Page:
Don’t expect Granderson to bounce around the OF in 2010

According to Bryan Hoch (MLB.com), manager Joe Girardi “said that he knows Granderson can play left or center field without issue and believes that Gardner can learn to play left. While Granderson is athletic enough to go back and forth between left and center depending on if Gardner is in the lineup, Girardi said he would prefer to have players in a set position.” This is an important aspect when deciding who will play left and who will play center for the Yankees in 2010. If the club has significant doubts about Gardner’s bat that cannot be alleviated by his Continue reading Don’t expect Granderson to bounce around the OF in 2010

Long tries to “fix” Granderson’s woes against lefties

Let’s continue the unintentional Curtis Granderson theme on the day. Prior to camp, Granderson had visited hitting instructor, Kevin Long, in Arizona in order to pick Long’s esteemed brain about hitting and, specifically, hitting left-handers. “I wanted to get a philosophy that he had going before I got down to spring training and all of a sudden he wanted to change a bunch of things,” Granderson said when asked about the visit. “I am not opposed to change, but once I get here I am ready to go. I wanted to make sure we were getting on the same page. Continue reading Long tries to “fix” Granderson’s woes against lefties

The Run Scoring of an All-Time Lineup

In his post yesterday about the potential batting order for 2010, Steve posted an image of a lineup card for what appears to be an All-Time Yankee team. Obviously, that team is just stacked. So stacked, in fact, that it got me thinking–what would my all time Yankee batting look like and how many runs could they score in a 162 game season? For the first part, my team would look just like Steve’s, except I’d have Alex Rodriguez starting at third; don’t worry Nettles fans, he’d be on my bench. The rest of the bench would be rounded out Continue reading The Run Scoring of an All-Time Lineup

Can Brackman Turn It Around?

From Ben Shpigel: They still see him as a top-of-the-rotation force but, because of his unusual past, also as someone who must be evaluated differently from his peers. A basketball career at North Carolina State and reconstructive elbow surgery, nine days after the Yankees signed him as a first-round pick in August 2007, curbed Brackman’s innings count in college and winter ball to 184 1/3 before he made his debut last season for Charleston. “We weren’t surprised that he had these growing pains,” said Mark Newman, the Yankees’ senior vice president for baseball operations. “We knew that going in. Where Continue reading Can Brackman Turn It Around?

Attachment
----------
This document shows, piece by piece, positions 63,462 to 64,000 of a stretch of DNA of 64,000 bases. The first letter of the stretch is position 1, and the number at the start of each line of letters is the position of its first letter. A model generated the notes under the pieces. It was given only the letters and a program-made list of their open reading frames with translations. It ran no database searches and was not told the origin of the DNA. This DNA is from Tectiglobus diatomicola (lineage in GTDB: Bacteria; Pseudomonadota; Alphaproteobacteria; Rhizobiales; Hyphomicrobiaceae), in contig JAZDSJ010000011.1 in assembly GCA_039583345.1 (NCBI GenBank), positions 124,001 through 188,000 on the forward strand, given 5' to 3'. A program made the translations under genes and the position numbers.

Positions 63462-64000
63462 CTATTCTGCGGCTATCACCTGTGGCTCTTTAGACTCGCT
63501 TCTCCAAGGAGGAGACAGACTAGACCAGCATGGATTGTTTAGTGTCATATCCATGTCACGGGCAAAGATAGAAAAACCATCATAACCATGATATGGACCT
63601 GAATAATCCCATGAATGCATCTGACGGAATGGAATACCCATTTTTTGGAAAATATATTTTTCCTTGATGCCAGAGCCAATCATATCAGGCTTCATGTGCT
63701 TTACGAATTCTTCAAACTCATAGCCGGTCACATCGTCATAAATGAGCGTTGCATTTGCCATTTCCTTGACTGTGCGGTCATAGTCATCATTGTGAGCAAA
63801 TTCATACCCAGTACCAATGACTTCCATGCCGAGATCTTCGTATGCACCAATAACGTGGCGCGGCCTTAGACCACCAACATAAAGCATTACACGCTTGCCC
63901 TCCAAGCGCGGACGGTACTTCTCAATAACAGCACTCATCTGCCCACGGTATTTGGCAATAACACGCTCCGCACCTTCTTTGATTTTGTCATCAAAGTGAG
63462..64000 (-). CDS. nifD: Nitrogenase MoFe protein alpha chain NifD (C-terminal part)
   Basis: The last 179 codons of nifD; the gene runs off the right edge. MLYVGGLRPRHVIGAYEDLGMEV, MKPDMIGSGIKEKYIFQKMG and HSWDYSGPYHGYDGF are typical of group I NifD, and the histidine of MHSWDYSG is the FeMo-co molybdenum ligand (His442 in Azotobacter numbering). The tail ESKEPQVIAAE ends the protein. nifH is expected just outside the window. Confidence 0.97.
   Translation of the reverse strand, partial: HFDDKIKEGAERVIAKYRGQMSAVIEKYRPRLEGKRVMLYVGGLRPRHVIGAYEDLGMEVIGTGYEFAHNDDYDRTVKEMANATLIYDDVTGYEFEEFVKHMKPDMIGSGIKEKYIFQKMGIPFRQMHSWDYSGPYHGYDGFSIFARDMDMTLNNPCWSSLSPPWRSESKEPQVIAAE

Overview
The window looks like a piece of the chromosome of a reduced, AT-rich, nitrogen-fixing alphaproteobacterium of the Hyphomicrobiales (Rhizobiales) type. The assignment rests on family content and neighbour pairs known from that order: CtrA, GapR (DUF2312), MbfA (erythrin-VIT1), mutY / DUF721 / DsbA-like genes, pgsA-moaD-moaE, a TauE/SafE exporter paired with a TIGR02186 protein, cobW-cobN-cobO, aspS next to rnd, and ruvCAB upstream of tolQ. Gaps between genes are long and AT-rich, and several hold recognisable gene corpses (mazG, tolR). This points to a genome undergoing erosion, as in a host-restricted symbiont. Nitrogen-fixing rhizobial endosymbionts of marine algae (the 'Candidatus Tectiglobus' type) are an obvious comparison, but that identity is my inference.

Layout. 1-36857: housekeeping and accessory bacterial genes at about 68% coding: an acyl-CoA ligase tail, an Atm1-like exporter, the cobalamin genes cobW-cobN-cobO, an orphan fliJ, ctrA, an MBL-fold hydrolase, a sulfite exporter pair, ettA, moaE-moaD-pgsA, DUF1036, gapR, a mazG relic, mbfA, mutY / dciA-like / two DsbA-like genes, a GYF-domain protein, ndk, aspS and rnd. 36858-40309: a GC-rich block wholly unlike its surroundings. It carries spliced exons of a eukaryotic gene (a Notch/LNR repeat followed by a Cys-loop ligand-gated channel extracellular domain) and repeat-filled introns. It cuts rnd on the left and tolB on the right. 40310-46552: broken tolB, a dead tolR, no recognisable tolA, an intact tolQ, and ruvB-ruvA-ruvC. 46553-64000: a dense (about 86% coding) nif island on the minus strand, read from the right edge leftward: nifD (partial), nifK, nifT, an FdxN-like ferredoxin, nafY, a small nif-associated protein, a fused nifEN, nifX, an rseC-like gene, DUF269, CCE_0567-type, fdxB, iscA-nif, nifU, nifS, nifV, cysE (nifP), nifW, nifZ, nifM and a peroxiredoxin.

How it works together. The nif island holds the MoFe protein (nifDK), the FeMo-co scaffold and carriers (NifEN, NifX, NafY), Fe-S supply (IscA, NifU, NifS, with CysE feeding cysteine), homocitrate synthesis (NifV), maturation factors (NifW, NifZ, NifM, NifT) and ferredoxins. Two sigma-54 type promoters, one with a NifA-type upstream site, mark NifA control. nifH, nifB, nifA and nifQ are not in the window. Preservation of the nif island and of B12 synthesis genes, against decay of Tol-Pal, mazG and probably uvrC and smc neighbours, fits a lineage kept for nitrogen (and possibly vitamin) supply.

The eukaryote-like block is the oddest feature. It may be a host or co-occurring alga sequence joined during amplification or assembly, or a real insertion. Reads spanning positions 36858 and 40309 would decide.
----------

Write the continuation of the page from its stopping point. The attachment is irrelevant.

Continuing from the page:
A little insight into Posada's game-calling

Pardon me while I retch, as I can’t say I ever thought I’d be using the word “insight” to refer to anything carrying Jon Heyman’s byline, but I couldn’t help but notice an interesting tidbit in his column on the state of the Yankees yesterday: “There was a lot of chatter last year about some of the pitchers preferring to throw to a more defensive-oriented backup than Posada. But they’ve now won our World Series titles with Posada. The defensively adept Francisco Cervelli takes over the main backup spot for Jose Molina. My suggestion to A.J. Burnett in particular is Continue reading A little insight into Posada's game-calling

The Flaws of the Verducci Effect

I recently received an email asking me why I ignored Tom Verducci’s recent article on pitcher workloads and his highlighting of Joba Chamberlain as a pitcher at risk in 2010. I felt that response would be better served by a full post. There are a number of reasons for my disinterest: 1) His premise is obvious, and the Yankees are aware of it. The idea that overworking young pitchers can lead to injuries down the road is not a Tom Verducci original. Medical professionals have been making similar suggestions for years, and teams like the Yankees have paid attention. They Continue reading The Flaws of the Verducci Effect

Second or Seventh?

One of Joe Girardi’s biggest challenges this spring will be crafting an effective lineup. The two primary candidates for batting second this season are Nick Johnson and Curtis Granderson. While that is not at all surprising – as seen by the poll in our sidebar – according to Bryan Hoch of MLB.com and George King of the NY Post, the player that is not selected to bat second will most likely bat seventh. Neither Hoch nor King offer any specific explanation for this decision, therefore, I assume Girardi simply made an off the cuff comment about it that was summarily Continue reading Second or Seventh?

What to expect from Granderson’s glove in 2010

In 2006-07, Curtis Granderson‘s two-year UZR was an impressive 27.9. Since then, though, the results have been less than stellar. In 2008, Granderson went backwards, posting an -8.9 UZR. Last season, he recovered with a 1.6 mark. So, after a pretty scattered defensive showing in Detroit, what do the Yankees expect from Granderson in 2010? Well, a rebound, of course. Via the NY Post, here’s third base coach Rob Thomson discussing the issue: “Not giving anybody an excuse, but I’ve heard it from a lot of our outfielders – it’s very tough to see in Comerica Park,” Thomson said. “You Continue reading What to expect from Granderson’s glove in 2010

Quick Answers

Yesterday, Moshe posted 25 questions/issues going into Spring Training. Tackling them one-by-one in full posts would take way too long, so I’m going to give some quick hit answers to each one. 1. Jorge’s decline: Steve’s got legit concerns about Jorge declining, and if there’s anyone on the Yankees who’s going to decline, it’s likely to be Jorge. The average projection for Jorge doesn’t seem too ominous, but you never know with older catchers. My guess? Jorge doesn’t fall off a cliff, but he’s not as productive with the bat as he was last year. 2. The back up catcher: Continue reading Quick Answers